Oftentimes when I’m with my friend Jane McCutchen, the most ordinary excursion turns into an uplifting, fun-filled event.

Because Jane knows I’ve been depressed due to a vertigo situation, she called to ask if I wanted to accompany her to an organic agriculture store.

“Sure,” I said, willing to go anywhere if someone would drive.

Five minutes from my house she found Arbico Organics at 10831 N. Mavinee Drive in Oro Valley.

The simple entry gave no indication of how large an operation Arbico is. The retail store has organic weed control, pest control, fertilizers and lots of natural products for your garden, and, of all things, bugs that eat flies.

A young man, Benjamin, was on the phone but a lovely woman with long hair and a bright smile came out to greet us. Turns out her name is Terri but I think her name should be “Patience.”

Eager to learn about their products, we joked and laughed at some of the explanations. A man named Chris came out to help Jane get what she needed.

Curious when a second woman walked into the store to pick up a box near the front door, I asked, “What’s going on here?”

Laughing, the woman responded, “I pick up food here from The Farm Box,” the woman said. “Want to see what I bought?”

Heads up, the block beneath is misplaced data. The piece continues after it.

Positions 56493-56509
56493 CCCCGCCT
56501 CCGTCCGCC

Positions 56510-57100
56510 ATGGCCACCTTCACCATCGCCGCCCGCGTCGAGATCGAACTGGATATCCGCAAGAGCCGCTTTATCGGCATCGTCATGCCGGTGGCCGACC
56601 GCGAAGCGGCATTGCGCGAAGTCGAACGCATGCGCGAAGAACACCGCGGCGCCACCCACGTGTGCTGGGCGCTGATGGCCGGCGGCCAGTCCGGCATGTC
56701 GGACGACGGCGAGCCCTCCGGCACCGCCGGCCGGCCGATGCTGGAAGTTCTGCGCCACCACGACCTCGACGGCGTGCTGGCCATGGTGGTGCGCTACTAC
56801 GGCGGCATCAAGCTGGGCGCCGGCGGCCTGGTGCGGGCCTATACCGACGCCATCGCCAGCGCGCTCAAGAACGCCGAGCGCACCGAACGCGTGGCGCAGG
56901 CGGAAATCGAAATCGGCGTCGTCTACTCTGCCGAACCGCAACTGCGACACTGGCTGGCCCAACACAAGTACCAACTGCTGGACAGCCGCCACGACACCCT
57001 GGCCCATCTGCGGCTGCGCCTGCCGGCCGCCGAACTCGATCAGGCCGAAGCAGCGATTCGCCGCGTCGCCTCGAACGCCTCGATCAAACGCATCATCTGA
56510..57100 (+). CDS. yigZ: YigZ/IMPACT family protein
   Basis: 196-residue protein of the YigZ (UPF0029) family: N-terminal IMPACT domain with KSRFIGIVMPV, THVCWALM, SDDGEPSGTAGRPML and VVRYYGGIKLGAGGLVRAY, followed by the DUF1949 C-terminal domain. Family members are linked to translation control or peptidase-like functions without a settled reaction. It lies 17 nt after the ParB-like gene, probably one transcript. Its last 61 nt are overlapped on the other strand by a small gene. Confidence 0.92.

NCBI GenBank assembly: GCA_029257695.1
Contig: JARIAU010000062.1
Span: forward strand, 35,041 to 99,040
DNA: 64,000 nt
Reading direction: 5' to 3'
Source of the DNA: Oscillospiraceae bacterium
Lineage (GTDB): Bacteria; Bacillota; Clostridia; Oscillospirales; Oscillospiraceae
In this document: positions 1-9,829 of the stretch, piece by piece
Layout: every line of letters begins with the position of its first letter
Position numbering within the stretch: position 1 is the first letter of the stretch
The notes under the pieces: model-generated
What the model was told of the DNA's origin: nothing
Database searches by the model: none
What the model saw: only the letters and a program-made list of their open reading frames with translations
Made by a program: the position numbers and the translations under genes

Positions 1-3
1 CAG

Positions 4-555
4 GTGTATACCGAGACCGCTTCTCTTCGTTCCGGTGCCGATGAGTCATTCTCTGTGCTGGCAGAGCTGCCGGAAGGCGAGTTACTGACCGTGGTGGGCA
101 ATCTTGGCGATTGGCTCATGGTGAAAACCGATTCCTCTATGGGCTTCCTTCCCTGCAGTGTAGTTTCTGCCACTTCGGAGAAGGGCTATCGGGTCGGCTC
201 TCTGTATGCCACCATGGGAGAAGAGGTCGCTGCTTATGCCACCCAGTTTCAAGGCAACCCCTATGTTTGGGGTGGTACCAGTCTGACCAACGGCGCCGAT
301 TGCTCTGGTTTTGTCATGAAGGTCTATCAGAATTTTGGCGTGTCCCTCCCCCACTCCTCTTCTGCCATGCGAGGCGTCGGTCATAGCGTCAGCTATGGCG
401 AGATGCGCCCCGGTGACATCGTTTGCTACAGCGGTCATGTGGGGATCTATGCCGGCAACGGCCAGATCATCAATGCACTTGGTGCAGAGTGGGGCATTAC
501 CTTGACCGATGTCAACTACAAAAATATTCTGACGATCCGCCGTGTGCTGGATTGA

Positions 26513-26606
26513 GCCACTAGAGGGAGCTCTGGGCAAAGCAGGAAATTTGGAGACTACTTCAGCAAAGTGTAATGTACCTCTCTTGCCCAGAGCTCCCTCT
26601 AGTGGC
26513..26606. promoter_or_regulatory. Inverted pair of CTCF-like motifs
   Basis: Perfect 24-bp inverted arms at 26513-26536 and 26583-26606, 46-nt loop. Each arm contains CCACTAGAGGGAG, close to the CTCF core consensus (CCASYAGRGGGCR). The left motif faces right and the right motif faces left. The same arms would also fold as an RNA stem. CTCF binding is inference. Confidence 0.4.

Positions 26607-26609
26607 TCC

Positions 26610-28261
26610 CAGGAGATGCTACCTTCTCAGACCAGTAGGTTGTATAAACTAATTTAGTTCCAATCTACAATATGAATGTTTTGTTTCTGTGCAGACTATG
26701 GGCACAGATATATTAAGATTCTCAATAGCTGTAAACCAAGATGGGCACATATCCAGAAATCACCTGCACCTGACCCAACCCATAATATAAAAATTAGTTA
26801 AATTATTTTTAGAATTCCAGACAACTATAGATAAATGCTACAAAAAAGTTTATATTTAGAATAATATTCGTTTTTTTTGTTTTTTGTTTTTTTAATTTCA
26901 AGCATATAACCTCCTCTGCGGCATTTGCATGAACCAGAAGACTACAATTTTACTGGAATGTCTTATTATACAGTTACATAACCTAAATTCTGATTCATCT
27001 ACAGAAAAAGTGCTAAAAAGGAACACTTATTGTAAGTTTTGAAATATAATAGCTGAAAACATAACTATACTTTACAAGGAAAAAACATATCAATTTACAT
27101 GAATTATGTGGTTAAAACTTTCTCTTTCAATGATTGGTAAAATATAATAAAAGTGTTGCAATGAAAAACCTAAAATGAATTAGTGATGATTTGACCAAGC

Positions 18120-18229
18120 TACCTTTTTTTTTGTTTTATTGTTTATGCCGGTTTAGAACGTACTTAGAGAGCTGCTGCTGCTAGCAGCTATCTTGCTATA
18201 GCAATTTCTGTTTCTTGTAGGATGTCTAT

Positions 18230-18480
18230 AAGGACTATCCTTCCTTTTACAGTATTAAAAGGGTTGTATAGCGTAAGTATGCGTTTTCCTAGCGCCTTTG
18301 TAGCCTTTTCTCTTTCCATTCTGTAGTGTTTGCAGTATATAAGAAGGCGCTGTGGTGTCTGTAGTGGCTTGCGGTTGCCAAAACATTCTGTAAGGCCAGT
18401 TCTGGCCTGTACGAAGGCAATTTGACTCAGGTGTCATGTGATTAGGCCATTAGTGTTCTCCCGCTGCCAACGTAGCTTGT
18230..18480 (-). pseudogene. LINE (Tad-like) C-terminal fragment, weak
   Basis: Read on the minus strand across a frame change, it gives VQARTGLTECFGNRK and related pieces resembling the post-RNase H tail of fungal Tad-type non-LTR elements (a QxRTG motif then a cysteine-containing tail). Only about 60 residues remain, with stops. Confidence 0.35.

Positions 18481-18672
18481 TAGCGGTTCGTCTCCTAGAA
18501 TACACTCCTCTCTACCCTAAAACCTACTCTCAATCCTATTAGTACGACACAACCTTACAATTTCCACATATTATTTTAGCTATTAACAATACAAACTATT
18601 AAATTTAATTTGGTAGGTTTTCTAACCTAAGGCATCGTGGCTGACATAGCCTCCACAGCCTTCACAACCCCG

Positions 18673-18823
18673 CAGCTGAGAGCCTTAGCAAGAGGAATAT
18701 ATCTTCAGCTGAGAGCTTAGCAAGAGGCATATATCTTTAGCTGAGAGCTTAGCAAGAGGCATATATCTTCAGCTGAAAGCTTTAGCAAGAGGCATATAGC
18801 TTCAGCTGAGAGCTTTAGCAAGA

“Absolutely,” I said.

“Look at these tomatoes,” she said, letting me peek into a paper bag. “Take one,” she urged.

“Delicious!” I exclaimed. From there she showed me peaches, green beans, kale and some other stuff and gave me a card offering $5 off my first order.

As she walked out the door with her box, a tall, handsome stranger walked in. “Here’s the owner,” Terri exclaimed.

Rick Frey,” he said, holding out his hand.

“Hi,” I said, wishing I were 30 years younger.

“Are you a writer?” he asked. Amazed, I said, “Yes. How did you know?”

“I’m psychic,” he said, smiling. From there, he gave me a tour of the place, culminating in him introducing me to his beautiful wife, Sheri.

While he showed me around, Rick explained that he started the company over 30 years ago. With a degree in biology, he realized there was a need for products that would cure agricultural problems for farm, home and ranch, plus products to help pets.

Arbico Organics has about 50 employees, including people working on the farm.

By the time we left, Jane had purchased what she wanted and I bought soft wire tie in case any of my flowering plants grow large enough to be tied up, plus a product to control algae.

We were urged to return, with Rick saying the company has a master gardener on board. I can’t wait until the summer is over. With their help, I should be able to turn my backyard into Shangri-La.

Alexis Powers is the author of several books and lives on the northwest side. Email her at northwest@tucson.com or view her website at www.alexis-powers.com